dad dads
Returning User? Login Here

Work at Home Cary NC

Work at home jobs include data entry jobs, proofreading jobs, transcription jobs, translation jobs, online tutoring jobs and more. See below for work at home jobs in Cary for freelance writers, telemarketers, and online shop owners, as well as advice on how to find a work at home job.

Donna Davenport, CPRW
(919) 345-5638
4724 Bartwood Dr.
Raleigh, NC
Everyday Wealth
(919) 462-9614
1137 Bert Ct
Cary, NC

Data Provided By:
(919) 467-2044
210 New Edition Ct
Cary, NC
Mon-Fri 8:00am- 5:00pm

Data Provided By:
TRC Staffing Services
(919) 481-2525
2000 Regency Pkwy
Cary, NC
Hardhat Workforce Solutions
(919) 481-9424
130 Towerview Ct
Cary, NC
Sharon Jones, CPRW
(919) 361-0092
701 Braden Dr.
Durham, NC
Capital Area JobLink Career Center - Cary ESC
(919) 469-1406
742-F East Chatham Street
Cary, NC
Power Source International Inc
(919) 854-4868
543 Keisler Dr
Cary, NC
Binary Press, Inc.
(919) 467-1231
2440 SW Cary Pkwy Ste 213
Cary, NC

Data Provided By:
Communications Workers Of America Afl Cio Local 3611
(919) 851-3611
4915 Waters Edge Dr Ste 295
Raleigh, NC
Data Provided By:

Stay at Home Dad, Online Resources for Stay at Home Dads

The SAHD (stay-at-home dad) counterpart - MAWDAHS

RebelDad makes an impassioned argument for elevating the way we describe stay at home dads who look after kids:

So yesterday I was given another reminder that one of these days I should really start a blogroll for MAWDAHs... moms who go to work and are married to stay at home dads. Asha over at flagged this post by Mom 101 about her husband. It is a wonderful denunciation of the strange and irritating trend toward referring to male caregivers by female terms ("The Mommy," "Mr. Mom," etc.)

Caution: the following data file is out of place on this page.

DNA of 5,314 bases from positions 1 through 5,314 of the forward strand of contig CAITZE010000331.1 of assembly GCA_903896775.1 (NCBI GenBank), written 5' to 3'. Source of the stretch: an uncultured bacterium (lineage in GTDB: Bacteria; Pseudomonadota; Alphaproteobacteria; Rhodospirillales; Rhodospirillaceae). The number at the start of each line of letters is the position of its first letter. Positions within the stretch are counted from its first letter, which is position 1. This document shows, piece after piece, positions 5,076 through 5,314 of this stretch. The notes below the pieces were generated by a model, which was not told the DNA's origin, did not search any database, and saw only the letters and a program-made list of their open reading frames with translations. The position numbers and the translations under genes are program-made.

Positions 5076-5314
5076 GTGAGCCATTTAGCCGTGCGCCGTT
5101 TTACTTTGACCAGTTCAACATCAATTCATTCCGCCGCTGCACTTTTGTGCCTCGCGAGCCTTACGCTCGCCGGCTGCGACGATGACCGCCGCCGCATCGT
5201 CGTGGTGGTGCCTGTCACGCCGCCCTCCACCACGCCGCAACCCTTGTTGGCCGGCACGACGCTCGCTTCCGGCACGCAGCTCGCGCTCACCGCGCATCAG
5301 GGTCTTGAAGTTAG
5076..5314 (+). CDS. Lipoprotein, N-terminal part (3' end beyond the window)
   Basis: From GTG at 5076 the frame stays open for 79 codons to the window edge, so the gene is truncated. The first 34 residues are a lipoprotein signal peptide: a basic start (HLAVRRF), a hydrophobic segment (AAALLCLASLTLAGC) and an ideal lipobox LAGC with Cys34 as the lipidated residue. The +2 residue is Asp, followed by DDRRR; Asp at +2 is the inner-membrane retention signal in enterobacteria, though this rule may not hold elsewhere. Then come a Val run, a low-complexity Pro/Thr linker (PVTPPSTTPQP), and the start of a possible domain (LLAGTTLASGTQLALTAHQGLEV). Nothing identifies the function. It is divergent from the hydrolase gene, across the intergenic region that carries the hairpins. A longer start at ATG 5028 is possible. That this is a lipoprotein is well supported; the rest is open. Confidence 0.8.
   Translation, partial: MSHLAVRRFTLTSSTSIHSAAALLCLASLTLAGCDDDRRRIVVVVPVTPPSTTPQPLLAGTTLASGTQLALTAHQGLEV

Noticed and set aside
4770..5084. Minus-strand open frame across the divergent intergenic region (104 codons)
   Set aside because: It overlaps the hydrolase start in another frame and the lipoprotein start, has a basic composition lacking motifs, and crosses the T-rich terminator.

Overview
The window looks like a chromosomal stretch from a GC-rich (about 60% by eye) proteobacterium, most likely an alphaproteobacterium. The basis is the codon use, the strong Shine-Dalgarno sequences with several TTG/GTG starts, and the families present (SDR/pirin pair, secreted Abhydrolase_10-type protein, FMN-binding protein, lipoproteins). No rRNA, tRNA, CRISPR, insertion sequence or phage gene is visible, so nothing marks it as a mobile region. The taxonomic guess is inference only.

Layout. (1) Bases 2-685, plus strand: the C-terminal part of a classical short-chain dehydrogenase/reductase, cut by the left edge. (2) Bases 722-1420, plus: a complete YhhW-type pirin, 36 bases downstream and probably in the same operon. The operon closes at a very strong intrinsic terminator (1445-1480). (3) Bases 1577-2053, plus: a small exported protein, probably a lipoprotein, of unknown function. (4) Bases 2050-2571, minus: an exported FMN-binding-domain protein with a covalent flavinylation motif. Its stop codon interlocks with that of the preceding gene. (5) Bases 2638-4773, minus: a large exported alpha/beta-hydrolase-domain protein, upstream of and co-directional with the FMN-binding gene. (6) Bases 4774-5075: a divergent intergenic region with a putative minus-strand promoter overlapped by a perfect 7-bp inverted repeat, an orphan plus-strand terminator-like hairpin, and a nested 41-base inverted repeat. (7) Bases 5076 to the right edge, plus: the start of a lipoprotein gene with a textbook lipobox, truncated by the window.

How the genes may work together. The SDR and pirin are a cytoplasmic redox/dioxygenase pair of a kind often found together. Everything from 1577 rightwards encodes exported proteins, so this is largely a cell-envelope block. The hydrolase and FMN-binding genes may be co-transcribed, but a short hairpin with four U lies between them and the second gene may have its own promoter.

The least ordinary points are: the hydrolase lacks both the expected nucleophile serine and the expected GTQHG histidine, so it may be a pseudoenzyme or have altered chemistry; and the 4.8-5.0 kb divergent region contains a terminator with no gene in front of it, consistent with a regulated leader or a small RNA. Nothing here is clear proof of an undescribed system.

I was asked recently what the problem with Mr. Mom is, and Mom 101 nails a good chunk of it. Here's my take on why it's a problem:

  • It is unfair to women to "mom"ify the job. Calling a guy "Mr. Mom," implies mom ∗should∗ be the one behind the stroller. That ought to be pretty offensive nowadays.
  • It emphasizes the novelty of at-home fatherhood . A dad at the playground shouldn't be treated with any more surprise that a female surgeon in the operating room. Why should "Hey - that kid's caretaker is a ∗man∗!" be any less offensive than "Hey - that doctor/lawyer/exec is a ∗woman∗!"?
  • It glosses over the different skills that mothers and fathers bring to the table. Kyle Pruett at Yale has made a career of noting that men and women generally parent differently, and that kids are best served by both styles of play. Suggesting that a...

Click here to read the rest of this article from